In addition to its functional benefits, Tessellate™ strongly enhances the architectural design. Tessellate’s™ patterns are created from a collaborative process of design and engineering, balancing the relationship between pattern, movement, geometry, and scale. ABI President Chuck Hoberman explains that when designing Tessellate™, integration with the building, and design flexibility are as carefully considered as its technical merits: “Shading, day¬lighting and solar gain management are critical to a building’s energy performance. The systems that address these needs should be as carefully designed as the building itself. They must be at once beautiful and functional.”
The first building to utilize Tessellate™ is the Simons Center for Geometry and Physics at the State University of New York at Stony Brook. The installation – completed on November 2nd, 2010 – serves both as the building's artistic centerpiece and as a functional piece of shading seamlessly integrated within its south¬facing glass façade. To achieve the requirements of the building program, ABI and Zahner applied Tessellate™ in a variety of geometric patterns mirroring the research focus of the building’s resident scientists and mathematicians. As these patterns align and diverge, the visual effect is of sparse geometric patterns —hexagons, circles, squares, and triangles—that blossom into an opaque mesh. Captivating viewers, Tessellate™ covers 400 square feet and imbues the building with the functional capacity to dynamically change its opacity.
About Adaptive Building Initiative:Adaptive Building Initiative (ABI) is a joint venture between Buro Happold and Hoberman Associates dedicated to developing and delivering adaptive façade systems, at all scales, to the building industry. ABI’s multidisciplinary team works with architects and building owners to find solutions that complement any architectural vernacular or building geometry.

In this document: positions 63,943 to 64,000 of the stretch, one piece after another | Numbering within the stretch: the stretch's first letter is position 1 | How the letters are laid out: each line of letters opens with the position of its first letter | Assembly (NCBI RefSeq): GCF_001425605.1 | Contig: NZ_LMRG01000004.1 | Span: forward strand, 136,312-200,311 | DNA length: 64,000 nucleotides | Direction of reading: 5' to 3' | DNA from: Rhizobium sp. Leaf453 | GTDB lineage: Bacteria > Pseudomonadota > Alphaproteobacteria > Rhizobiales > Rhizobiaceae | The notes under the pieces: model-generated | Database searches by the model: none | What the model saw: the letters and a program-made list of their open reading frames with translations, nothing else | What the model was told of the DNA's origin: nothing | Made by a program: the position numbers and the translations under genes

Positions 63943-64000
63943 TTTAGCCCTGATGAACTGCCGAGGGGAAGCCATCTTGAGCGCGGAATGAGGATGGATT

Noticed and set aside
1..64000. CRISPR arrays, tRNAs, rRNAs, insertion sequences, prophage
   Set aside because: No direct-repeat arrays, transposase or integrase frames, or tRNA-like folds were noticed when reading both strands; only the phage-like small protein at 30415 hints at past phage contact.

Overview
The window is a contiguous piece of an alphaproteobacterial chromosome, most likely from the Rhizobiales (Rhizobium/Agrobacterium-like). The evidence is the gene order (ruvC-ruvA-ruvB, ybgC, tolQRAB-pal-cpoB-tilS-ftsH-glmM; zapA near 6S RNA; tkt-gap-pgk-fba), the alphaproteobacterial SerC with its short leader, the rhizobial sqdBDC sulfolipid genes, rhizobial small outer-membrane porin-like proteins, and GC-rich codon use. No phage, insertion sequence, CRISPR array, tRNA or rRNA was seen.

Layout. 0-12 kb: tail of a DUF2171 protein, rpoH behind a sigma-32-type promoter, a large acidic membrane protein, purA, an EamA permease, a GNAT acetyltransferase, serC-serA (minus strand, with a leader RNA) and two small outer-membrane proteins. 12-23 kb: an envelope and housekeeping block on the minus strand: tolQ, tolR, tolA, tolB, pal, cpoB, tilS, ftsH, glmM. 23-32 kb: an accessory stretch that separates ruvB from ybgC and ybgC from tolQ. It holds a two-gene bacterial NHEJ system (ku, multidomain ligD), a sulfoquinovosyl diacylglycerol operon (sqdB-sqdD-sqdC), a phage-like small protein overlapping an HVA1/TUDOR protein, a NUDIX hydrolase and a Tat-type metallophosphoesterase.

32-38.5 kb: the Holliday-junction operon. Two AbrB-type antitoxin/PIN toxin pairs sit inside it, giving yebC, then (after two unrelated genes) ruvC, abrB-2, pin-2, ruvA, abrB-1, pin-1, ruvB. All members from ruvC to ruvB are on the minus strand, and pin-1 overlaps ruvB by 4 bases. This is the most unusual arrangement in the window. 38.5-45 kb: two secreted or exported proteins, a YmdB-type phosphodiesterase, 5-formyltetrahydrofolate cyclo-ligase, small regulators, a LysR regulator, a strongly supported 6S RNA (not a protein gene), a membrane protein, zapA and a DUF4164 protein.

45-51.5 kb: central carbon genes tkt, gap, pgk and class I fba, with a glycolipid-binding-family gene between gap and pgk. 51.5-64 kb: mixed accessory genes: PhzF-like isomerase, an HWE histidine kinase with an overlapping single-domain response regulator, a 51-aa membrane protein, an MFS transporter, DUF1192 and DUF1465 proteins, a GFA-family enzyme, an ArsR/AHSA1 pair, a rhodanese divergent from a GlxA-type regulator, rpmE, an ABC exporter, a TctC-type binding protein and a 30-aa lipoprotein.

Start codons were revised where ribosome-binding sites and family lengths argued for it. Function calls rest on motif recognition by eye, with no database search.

ABI’s adaptive façade systems provide new performance benefits, reduce energy consumption and improve occupant comfort by optimizing their configuration in real time in response to environmental changes.
About A. Zahner Company:For well over 100 years, A. Zahner Company has pioneered advances in the architectural metal industry. Zahner’s work is now found in and around structures in Europe, Asia and North and South America. Zahner provides solutions for its clients through an integrated organization combining design services, engineering, fabrication and manufacturing, and construction.
Featured Post: Building a dual-curved facade with pre-fabricated panels. — Writer Susan Chaityn Lebovits profiles Zahner in Form Magazine, about how the Neiman Marcus facade was made in Natick, Massachusetts.
Featured Post: Zahner ShopFloor team develops a perforated Louvered Screen Wall Facade System — How a small team of ShopFloor engineers at Zahner hacked a ten-year old welding robot arm to create louvered screen wall facade systems.
ShopFloor: Create unique designs for architecture and interiors using a simple configurator.